Artist Carroll Cloar was born in Earle, Arkansas, on January 18, 1913. His childhood memories of his birthplace defined his art during the latter part of his career and gained him national recognition. Flat color forms and decorative patterning are elements of his distinctive style.
Cloar came to Tennessee in 1930 and attended Southwestern University at Memphis as an English major. After a trip to Europe he returned to Memphis and enrolled at the Memphis Academy of Art, studying with George Oberteuffer. From 1936 to 1940 he attended the Art Students League in New York, studying under Arnold Blanch, William McNutty, Harry Sternberg, and Ernest Feine. During this period he produced a series of lithographs based upon the landscape and community of Earle, Arkansas, which gained him the McDowell Traveling Fellowship in 1940. Cloar spent this time journeying through the western United States and Mexico before joining the Army Air Corps during World War II.
After the war Cloar revisited Mexico on a Guggenheim Fellowship, which he received in 1946. He continued to travel extensively throughout Central and South America until 1950. In 1955, after he had clearly determined the direction of his art, Cloar established a permanent residence in Memphis in order to remain closer to his southern roots. The year of his return, Cloar produced fourteen works, among them his well-known My Father Was Big as a Tree. He held his first one-man show in Memphis in 1953; this was followed by a New York showing in 1956 which firmly established his career and gave him national exposure. In the ensuing years he had more than ten exhibitions at Tennessee museums in addition to his New York showings. Museums across the country and private collectors acquired his works.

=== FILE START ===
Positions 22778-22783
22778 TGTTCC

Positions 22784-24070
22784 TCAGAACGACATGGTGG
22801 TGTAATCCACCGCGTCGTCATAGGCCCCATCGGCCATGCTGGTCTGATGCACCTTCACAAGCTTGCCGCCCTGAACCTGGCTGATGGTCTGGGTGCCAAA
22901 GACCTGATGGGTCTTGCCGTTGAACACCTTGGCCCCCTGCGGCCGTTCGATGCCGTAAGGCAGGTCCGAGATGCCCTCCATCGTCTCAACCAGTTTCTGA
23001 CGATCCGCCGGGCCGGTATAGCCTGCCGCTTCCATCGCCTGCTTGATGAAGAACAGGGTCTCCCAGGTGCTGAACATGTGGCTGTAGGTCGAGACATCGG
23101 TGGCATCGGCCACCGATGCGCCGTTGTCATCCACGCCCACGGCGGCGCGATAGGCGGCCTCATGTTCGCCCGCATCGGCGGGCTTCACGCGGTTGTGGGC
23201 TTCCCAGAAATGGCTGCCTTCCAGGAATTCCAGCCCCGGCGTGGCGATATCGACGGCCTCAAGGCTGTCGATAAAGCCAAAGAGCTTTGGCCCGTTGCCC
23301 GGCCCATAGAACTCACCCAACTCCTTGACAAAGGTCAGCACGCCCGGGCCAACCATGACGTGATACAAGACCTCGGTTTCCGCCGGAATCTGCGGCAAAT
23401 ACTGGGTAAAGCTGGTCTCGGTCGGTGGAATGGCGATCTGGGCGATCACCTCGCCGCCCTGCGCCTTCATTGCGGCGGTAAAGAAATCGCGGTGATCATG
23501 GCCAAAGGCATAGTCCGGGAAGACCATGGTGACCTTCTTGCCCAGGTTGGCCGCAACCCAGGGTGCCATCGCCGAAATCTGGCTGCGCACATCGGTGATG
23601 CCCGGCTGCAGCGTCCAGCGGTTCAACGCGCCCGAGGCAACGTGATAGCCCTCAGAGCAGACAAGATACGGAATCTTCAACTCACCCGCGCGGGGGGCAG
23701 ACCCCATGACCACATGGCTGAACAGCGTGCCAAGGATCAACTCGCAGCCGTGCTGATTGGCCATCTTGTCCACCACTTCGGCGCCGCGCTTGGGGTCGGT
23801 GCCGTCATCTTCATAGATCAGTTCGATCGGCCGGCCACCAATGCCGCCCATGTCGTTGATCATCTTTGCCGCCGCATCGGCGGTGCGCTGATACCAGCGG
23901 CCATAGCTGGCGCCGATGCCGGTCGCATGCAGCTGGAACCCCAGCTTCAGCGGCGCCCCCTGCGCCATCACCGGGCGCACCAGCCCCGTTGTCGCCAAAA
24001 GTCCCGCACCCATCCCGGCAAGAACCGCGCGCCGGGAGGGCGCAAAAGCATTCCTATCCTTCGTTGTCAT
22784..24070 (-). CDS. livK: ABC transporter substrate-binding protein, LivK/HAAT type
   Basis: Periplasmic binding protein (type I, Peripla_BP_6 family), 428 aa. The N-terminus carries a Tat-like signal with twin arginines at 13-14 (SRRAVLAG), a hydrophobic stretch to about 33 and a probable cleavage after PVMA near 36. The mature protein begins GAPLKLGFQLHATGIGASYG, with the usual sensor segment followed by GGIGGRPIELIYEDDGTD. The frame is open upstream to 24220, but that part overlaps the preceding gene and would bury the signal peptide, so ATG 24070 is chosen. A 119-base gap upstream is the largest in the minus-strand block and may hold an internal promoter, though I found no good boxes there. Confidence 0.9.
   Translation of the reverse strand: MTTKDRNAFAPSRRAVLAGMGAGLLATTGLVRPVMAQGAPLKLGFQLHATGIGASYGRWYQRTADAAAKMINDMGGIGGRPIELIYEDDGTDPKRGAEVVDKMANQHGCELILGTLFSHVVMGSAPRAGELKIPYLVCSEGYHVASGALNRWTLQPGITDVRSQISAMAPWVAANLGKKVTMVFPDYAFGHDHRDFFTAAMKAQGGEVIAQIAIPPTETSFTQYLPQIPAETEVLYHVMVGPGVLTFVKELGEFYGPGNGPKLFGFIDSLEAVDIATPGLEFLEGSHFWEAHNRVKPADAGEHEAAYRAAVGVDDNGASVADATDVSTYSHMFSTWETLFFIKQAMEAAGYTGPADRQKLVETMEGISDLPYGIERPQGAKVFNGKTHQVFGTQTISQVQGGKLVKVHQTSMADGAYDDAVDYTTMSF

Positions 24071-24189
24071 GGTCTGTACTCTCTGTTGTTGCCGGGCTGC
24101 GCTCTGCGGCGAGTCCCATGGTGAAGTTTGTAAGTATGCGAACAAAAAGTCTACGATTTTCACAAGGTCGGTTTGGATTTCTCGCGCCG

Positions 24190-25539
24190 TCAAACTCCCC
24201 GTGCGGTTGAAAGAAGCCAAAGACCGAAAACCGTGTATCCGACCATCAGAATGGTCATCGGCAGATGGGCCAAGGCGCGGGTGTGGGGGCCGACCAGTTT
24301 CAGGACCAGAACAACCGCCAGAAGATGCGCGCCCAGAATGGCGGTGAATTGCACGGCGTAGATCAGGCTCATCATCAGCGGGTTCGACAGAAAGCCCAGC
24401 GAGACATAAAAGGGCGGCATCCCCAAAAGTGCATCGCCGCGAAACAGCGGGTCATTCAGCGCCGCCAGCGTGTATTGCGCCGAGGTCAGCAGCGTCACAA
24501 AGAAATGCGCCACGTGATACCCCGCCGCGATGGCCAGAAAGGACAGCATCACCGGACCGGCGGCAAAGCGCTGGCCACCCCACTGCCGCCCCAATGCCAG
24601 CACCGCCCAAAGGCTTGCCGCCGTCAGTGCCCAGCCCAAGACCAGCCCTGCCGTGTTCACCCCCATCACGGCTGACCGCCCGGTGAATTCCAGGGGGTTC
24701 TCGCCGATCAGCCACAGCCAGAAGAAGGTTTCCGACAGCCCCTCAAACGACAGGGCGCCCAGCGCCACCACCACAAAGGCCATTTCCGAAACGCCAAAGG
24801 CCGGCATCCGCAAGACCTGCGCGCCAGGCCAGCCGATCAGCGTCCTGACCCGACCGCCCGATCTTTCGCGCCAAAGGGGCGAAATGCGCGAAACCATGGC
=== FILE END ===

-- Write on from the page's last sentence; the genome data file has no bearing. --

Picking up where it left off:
Cloar drew images of churches, graveyards, schoolhouses, and individuals from old Kodak photographs found in his family albums. He also obtained photographs from the estate of an African American photographer in Arkansas and transformed them into paintings such as The Wedding Party (1971) and The Pastor (1970). Termed “a poetic expression of a child's vision and memory,” his interpretation of these people, places, and incidents represents a distillation of his personal Arkansas boyhood experiences in the early twentieth century. (1) Cloar described these images as “American faces, timeless dress and timeless customs . . . the last of old America that isn't long for this earth.” (2) Cloar died in Memphis in 1993.